The hunt for endangered species and protected wildlife has been on the rise for the last decade and has recently become a global crisis. Many wildlife species are currently on the brink of extinction, especially on the African continent. In large part, this is mostly due to practices of illegal hunting and poaching for purposes of illegal wildlife trade. This blog will briefly discuss this issue as well as recent efforts of the international community to combat international wildlife trade.

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  • Tuvalu, Quo Vadis?

    Climate change damage in the South Pacific is a problem for all small island developing states, including Tuvalu. These island states may become uninhabitable within the foreseeable future. What about the maritime boundaries and maritime claims of the former (Tuvalu) sea territory, which options do Tuvaluans have here? Does a disappearing Tuvalu have international repercussions? Tuvalu (formerly the Ellice Islands) comprises a cluster of nine islands, plus islets, located in the southwestern Pacific Ocean just south of the Equator. These remote atolls are situated about 1,050 km (650 mi) n of Suva, Fiji, and 4,000 km (2,500 mi) of Sydney, Australia. Tuvalu has a coastline of 24 km (15 mi). As a rather small archipel Tuvale possesses considerable maritime claims on fishing grounds and natural resources in the Exclusive Economic Zone (EEZ) and continental shelf.

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  • Ivory Traffickers! How Inventive Can You Get?

    During an inspection of the luggage of two South Africans last month, officials in Chinese-ruled Macau found 15 suspiciously heavy boxes of chocolate. The boxes appeared to be pieces of elephant tusks with an estimated market value of more than $76,000 U.S. dollars. Apparently ivory smugglers are getting more inventive.

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  • Shell and Ogoni People : (s)oil pollution in the Niger Delta

    On January 30, 2013, the court (Rechtbank) in the Hague, The Netherlands, ruled that Royal Dutch Shell can be held partially responsible for pollution in Nigeria’s Niger Delta region and ordered it to pay damages to one farmer. The Dutch court dismissed four out of five allegations of the Ogoni people against the oil company. Although Shell blames the oil pollution to sabotage, activists say the case could set a precedent for damage claims related to the foreign activities of multinational companies.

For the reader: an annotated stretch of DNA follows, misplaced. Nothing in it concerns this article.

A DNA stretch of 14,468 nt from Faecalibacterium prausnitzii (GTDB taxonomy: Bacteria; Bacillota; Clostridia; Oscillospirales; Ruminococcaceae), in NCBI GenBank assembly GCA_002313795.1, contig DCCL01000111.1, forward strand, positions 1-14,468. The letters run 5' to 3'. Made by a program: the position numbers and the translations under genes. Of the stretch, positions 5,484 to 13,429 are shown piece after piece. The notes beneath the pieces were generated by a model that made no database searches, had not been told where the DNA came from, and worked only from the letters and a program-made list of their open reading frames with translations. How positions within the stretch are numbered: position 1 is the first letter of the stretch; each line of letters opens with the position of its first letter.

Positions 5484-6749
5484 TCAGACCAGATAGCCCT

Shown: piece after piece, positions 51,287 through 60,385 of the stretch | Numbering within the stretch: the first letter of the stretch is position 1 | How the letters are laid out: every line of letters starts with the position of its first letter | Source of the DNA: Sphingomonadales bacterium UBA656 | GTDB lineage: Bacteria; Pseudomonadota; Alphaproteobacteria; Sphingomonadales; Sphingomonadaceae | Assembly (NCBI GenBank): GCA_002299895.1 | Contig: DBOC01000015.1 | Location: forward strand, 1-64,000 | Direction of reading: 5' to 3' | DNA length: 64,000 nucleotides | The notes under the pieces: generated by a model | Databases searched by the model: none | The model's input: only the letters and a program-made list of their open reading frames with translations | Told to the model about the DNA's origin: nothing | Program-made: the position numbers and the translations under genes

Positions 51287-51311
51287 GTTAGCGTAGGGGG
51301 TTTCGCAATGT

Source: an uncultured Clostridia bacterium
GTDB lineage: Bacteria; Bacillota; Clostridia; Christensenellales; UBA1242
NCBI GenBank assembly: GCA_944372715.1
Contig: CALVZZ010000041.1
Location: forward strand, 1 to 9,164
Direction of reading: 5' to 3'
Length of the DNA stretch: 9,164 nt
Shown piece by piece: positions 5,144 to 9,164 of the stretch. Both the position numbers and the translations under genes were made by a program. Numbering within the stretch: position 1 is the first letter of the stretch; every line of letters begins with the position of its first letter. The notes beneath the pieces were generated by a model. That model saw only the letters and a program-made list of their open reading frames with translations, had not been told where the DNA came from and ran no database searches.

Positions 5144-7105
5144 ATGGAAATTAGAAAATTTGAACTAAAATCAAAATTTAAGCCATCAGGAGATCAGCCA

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  • The Institute for Environmental Security

    Promoting security, peace and justice for man and nature by preventing environmental degradation and by restoring environmental damage where done, defines the programme of the Institute for Environmental Security (IES).

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  • From Stockholm to Rio de Janeiro; the road to a sustainable world!

    Forty years after the Stockholm Conference on the Human Environment and twenty years after the first “Earth Summit” held in Rio de Janeiro in June 1992, the world community will meet again. This time at the 2012 UN Conference on Sustainable Development (UNCSD), in short Rio+20: “the future we want”.

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  • Fighting the Architecture of Death

    Nowadays nature is threatened by all kinds of dangers which usually have one common denominator: they are caused by humans. Everyday human activity is affecting wildlife in many ways, such as habitat destruction, the use of pesticides, monoculture, genetically manipulated organisms and pollution, which is driving many species towards extinction. For birds, habitat loss is the most important factor closely followed by threats posed by materials used to build in the construction industry. The trend among architects is to use plate glass in building, purely for aesthetic reasons.

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  • Keeping Your Head Above Water: The Pacific Islands & The Rising Tide Of International Climate Litigation

    On February 3rd, Johnson Toribiong, the President of the Pacific Island Nation Palau, announced that his country will seek an Advisory Opinion from the International Court of Justice (ICJ) in The Hague regarding the issue of climate change. This blog will briefly discuss the measures that states in these circumstances can invoke during a court procedure.

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  • Plastic Soup – What Legal Response to Marine Debris Pollution ?

    Solving the problem of marine debris and plastic pollution in the World’s oceans is a very complex and challenging enterprise. In particular, its legal framework. Various international and regional instruments, domestic and local laws and regulations apply directly or indirectly to marine debris pollution. The conspicuously global nature of this problem indicates that a potential role of significance is reserved for international environmental law. However, not all international and regional instruments are legally binding, and not all have a strong focus on marine debris and plastic pollution.

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  • Bees under Bombardment : Time for Plan Bee

    Current scientific evidence demonstrates that a sixth major extinction of biological diversity event is underway. The Earth is losing between one and ten percent of biodiversity per decade, mostly due to habitat loss, pest invasion, pollution, climate change, over-harvesting and disease. Certain natural ecosystem services, which are vital for human societies, are under stress.

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See also

More Research guides on Droit international public (sujets spéciaux)